Design thinking – especially as relates to the field of technology, consumer electronics, and online cloud computing – has been a popular approach to problem-solving and innovation for a number of years now. Its human-centric approach to solving complex problems has been embraced by businesses and organizations of all sizes around the world. As we look to the future, it is clear that design thinking will continue to play an important role in influence tomorrow’s marketplace, and tomorrow’s world.

Looking ahead, it’s clear (at least to us here at FPS) that future of design thinking has to involve the incorporation of greater connectivity and the increased use of technology. With advances in artificial intelligence, machine learning, and other digital technologies, designers will have access to new tools and capabilities that can help them to solve problems more effectively. For example, automation and related machine learning platforms can be utilized to analyze data and identify patterns that can inform their design decisions.

You’ll also see more innovative thinking applied across different areas of business and society. In effect, design thinking has traditionally been associated with product design and innovation, but its principles and methods can be applied to many other areas, such as service design, public policy, and education. As this technique becomes more widely recognized as a valuable approach to problem-solving, more companies will adopt it and it will be applied to a wider range of challenges.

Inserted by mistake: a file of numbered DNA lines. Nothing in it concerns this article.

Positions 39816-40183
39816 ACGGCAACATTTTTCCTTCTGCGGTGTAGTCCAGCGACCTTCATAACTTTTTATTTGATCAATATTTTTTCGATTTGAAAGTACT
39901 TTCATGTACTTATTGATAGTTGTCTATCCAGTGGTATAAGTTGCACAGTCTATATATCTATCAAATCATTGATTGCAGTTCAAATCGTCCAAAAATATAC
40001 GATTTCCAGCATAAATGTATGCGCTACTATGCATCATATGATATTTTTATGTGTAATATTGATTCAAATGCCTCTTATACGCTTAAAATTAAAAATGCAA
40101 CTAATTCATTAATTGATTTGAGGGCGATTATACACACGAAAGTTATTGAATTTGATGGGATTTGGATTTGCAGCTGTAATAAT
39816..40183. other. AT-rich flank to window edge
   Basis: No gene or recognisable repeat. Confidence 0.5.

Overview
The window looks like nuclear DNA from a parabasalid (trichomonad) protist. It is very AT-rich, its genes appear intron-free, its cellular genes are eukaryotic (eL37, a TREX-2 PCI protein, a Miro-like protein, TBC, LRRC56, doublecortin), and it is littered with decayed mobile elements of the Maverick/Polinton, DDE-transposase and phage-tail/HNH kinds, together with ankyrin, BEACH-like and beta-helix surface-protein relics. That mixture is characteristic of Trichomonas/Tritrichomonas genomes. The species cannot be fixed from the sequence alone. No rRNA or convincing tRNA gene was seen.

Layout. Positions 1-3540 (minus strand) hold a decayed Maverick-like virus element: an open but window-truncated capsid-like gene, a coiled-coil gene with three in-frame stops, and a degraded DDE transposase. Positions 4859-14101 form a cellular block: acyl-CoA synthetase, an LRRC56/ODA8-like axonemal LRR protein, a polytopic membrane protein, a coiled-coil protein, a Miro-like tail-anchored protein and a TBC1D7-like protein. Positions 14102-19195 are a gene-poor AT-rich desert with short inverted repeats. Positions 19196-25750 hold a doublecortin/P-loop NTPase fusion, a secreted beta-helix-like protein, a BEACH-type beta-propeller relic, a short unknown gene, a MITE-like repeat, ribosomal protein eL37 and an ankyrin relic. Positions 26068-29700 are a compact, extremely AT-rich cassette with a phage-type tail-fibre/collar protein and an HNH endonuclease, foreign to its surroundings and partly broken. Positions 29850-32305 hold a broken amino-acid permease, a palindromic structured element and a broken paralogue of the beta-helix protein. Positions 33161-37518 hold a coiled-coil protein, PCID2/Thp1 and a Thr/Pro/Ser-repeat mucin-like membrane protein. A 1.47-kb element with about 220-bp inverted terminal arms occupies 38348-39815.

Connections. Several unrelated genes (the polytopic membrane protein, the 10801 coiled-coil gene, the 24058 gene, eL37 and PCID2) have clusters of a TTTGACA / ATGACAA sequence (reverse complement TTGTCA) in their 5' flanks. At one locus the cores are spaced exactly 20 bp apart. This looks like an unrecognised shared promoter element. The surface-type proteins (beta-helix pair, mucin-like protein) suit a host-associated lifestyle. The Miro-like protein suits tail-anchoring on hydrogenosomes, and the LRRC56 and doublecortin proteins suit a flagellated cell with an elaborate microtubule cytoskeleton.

The rise of the circular economy is also likely to have an impact here. The circular economy is an economic model that aims to minimize waste and maximize the use of resources by keeping products and materials in use for as long as possible. This is just one of many areas where design thinking can play an important role by helping to create products and systems that are more sustainable and efficient. For instance, engineers may need to consider how a product can be disassembled and its components reused or recycled at the end of its life.

The future of design thinking is also sure to revolve around a greater emphasis on collaboration and co-creation. Technically, you could argue that it’s always involved something of a collaborative process, but in the future, more product managers and software engineers and other pros will be working with diverse groups of stakeholders to co-create solutions to complex problems. This could involve working with customers, suppliers, community groups, and other stakeholders to design products and services that meet their needs and aspirations.

And let’s not forget (!!) the greater emphasis you’ll surely be seeing on ethics and social responsibility in years to come. As teams work to create novel solutions to complex problems, they will need to consider the potential social, economic, and environmental impacts of their designs. This could involve grappling with difficult questions around issues such as data privacy, social justice, and environmental sustainability. Designers will need to be equipped with the skills and knowledge to navigate these complex ethical issues and ensure that their designs are aligned with their values and principles.